Yesterday, the Wall Street Journal Online published an article entitled Companies Strive Harder to Please Customers. I think this is a great example of companies trying to incorporate the service-profit chain philosophy.
One of the companies discussed in the article is Sprint Nextel Corporation. I am a long time Sprint user, and I can confirm that I have noticed the difference in customer service. Their service is not perfect, but they are very responsive and they do recover well when they make a mistake, which is very important to me. I’ve ordered three new phones from them recently, each with a rebate, and they have screwed up the rebate each and every time. I’m still dealing with one of the rebates, but they fixed the other two promptly. Their online chat service is very impressive.
As the article points out, the improved service did not happen by policy. Some clueless executive did not issue a memo that said “Starting Monday, we WILL have better service around here – or else.” That’s folly.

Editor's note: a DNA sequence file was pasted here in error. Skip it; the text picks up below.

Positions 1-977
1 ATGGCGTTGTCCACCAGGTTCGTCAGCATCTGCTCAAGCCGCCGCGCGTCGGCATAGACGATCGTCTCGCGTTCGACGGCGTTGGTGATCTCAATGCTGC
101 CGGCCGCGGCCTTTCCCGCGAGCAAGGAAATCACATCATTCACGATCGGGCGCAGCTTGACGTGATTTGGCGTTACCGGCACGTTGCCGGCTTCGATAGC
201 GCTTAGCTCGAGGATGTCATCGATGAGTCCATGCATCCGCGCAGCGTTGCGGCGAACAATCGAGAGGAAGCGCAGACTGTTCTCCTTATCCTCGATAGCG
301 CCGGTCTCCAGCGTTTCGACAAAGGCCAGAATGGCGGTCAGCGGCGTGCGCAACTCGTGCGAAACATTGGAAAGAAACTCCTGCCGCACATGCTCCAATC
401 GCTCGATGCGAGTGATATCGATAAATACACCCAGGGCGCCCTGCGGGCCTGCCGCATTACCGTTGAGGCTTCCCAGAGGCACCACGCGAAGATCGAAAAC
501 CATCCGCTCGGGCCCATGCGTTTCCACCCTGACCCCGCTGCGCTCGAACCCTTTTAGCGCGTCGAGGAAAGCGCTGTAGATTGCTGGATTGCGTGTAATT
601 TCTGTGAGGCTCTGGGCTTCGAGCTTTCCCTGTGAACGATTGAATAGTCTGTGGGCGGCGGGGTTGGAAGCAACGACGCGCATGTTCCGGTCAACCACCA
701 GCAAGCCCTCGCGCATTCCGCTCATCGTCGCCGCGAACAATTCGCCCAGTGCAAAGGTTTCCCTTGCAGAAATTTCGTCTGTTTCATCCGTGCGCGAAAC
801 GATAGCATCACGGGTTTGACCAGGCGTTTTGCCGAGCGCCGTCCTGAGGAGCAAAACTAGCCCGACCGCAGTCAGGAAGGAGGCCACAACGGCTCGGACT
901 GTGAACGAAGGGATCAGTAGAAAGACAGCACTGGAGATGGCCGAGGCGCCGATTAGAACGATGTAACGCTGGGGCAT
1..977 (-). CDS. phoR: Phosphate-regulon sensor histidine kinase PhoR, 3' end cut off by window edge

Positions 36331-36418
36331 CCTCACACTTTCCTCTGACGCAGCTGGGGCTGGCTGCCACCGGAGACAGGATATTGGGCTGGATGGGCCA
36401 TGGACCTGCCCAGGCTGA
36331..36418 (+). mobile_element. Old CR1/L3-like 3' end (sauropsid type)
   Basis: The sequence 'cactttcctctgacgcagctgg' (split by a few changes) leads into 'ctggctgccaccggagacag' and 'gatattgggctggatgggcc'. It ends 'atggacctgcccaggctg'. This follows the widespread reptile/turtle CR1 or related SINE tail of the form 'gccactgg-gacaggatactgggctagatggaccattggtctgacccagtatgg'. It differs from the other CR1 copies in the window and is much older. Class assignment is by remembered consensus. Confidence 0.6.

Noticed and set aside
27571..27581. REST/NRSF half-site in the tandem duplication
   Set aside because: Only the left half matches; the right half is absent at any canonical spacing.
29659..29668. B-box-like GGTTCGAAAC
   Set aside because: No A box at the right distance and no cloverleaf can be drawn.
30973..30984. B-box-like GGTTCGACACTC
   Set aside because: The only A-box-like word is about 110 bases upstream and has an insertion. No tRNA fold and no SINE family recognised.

The improved service is a result of a change in the system used to provide service, and the accompanying rewards for behaviors the new system is designed to encourage. I think this proves Pfeffer and Sutton’s (2006) point that the law of crappy systems trumps the law of crappy people.
Empowerment is overrated; focus instead on enabling your people to impress the socks off your customers. Partner with them to improve crappy systems and give them the tools and training they need to provide kick ass excellence.